This morning, I snapped open my newspaper to see on the front page that a longtime area priest was removed from his post because of charges that he once molested children, and that Toyota has violated discovery laws for years in product liability suits. Meanwhile, the people of Pettus, West Virginia continue to mourn and bury those who were killed in the Massey Energy Co.’s Upper Big Branch Mine last week. So forgive me if I’m skeptical to read on the editorial page that the root of all evil is tenure, and the key to reforming public education is tying teacher’s evaluations to their students’ scores on tests administered by for-profit companies. Is it only public sector employees who are accountable?
The attacks on union workers and public employees in this recession seem meaner than ever. In the boom years, those of us who are public employees (or other non-profit sector employees) were told that we were soft, we were uncompetitive, we were missing out. Now those of us who have opted for greater job security–staying in grad school through the 1990s and missing out on the tech boom, trading cash bonuses for tenure, or better benefits packages or retirement plans for salary increases–are lectured that we’re enjoying outsized benefits and job security. How dare we? The lectures will never end, apparently. “But it’s not fair that you’re tenured! Why isn’t every other worker as vulnerable as I feel?”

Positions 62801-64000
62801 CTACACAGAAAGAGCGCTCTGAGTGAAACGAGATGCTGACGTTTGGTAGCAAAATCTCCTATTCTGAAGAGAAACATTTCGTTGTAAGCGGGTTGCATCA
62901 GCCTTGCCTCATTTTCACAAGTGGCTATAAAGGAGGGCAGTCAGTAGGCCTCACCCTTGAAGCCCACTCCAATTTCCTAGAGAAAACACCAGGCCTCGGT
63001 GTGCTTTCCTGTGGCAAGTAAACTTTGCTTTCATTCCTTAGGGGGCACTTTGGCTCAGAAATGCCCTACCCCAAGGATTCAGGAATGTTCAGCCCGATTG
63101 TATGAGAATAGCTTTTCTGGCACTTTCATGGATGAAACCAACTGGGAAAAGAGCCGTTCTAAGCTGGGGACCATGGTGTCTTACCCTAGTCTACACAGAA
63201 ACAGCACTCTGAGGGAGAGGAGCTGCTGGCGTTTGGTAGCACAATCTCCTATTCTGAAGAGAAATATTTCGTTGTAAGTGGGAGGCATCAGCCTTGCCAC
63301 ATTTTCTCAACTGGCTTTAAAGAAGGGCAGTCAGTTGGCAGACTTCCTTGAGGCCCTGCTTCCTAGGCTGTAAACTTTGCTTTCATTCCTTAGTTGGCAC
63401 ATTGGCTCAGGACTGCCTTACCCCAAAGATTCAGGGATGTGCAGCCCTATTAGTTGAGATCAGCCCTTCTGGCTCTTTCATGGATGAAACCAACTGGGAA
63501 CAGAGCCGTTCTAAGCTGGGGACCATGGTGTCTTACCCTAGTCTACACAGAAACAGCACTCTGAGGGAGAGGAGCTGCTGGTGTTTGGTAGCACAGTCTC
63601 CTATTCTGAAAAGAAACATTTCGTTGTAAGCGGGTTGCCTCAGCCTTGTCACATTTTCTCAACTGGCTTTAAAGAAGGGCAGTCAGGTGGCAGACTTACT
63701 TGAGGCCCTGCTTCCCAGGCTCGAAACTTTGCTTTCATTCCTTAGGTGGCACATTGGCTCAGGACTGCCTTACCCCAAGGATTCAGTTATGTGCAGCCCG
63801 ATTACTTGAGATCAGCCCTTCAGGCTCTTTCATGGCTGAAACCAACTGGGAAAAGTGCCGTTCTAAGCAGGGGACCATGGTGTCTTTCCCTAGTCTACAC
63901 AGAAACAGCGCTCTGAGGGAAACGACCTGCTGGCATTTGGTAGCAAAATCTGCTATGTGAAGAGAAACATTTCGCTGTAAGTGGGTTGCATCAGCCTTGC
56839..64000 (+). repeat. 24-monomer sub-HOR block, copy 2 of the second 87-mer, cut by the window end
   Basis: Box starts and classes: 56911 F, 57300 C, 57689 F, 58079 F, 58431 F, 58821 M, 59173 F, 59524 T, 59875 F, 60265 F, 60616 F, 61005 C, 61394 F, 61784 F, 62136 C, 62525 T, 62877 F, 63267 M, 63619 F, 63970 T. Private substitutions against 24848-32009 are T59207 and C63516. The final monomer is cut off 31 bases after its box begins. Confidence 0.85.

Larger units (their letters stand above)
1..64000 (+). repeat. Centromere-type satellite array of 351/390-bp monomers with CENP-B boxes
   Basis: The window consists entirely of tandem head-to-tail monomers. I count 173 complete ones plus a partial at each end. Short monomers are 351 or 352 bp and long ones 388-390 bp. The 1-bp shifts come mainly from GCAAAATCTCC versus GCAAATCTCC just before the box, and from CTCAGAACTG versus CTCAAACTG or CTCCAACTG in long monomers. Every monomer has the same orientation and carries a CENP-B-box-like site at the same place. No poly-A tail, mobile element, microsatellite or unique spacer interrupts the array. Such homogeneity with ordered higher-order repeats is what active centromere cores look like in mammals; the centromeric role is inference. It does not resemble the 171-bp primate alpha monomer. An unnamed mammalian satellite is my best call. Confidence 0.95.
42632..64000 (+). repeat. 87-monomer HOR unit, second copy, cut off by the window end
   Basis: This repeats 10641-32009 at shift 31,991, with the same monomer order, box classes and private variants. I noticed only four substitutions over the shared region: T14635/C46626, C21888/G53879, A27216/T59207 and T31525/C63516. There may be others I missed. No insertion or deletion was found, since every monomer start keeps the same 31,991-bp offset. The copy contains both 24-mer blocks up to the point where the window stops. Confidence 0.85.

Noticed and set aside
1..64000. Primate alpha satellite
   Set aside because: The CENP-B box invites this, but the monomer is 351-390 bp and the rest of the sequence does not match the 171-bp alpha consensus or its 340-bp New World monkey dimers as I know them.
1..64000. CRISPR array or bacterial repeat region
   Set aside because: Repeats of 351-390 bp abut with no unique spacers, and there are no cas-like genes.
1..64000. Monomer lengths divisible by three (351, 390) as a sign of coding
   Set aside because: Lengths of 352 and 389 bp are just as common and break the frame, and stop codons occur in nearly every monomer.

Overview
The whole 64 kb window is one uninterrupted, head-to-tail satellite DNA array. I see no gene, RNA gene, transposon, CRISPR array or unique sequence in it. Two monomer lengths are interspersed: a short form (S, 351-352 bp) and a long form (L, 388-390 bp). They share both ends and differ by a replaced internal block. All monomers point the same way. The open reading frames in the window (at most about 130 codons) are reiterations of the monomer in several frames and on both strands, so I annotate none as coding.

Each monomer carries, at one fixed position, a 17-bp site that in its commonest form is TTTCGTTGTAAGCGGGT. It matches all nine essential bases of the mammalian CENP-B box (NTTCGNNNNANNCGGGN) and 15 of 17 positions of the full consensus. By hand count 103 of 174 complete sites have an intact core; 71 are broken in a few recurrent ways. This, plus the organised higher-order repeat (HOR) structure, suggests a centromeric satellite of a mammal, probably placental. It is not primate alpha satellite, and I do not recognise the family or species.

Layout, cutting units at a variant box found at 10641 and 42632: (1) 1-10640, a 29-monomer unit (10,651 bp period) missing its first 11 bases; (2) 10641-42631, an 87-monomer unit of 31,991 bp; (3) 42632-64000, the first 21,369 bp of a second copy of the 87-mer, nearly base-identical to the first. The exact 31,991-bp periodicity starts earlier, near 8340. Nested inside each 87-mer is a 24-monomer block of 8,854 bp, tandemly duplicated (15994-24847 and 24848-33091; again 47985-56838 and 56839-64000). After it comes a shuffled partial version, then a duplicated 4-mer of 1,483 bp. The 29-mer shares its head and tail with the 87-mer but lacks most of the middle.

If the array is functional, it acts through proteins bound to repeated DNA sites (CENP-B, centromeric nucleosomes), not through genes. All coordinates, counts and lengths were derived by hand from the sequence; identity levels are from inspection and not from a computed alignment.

Why don’t American workers look around and say, “why am I not entitled to job security and a defined benefits plan any longer?,” instead of siding with their evil corporate overlords, who would be happy to make schoolteachers, government workers, and professors as vulnerable as their own employees? The stimulus has kept a lot of us employed, making mortgage payments, and buying groceries, toothpaste, and tube socks from local retailers. Why would our fellow Americans want to remove this last backstop against 35% unemployment and another Great Depression? What’s behind this small-minded ressentiment?
UPDATED, Monday afternoon: You really must go read Dr. Crazy’s post, “Bad Gardeners, Bad Mommies, Bad Teachers.” She says a lot that anyone in education–higher, elementary, or in-between, really should read, ponder, and discuss. (See also her perceptive comment here below!)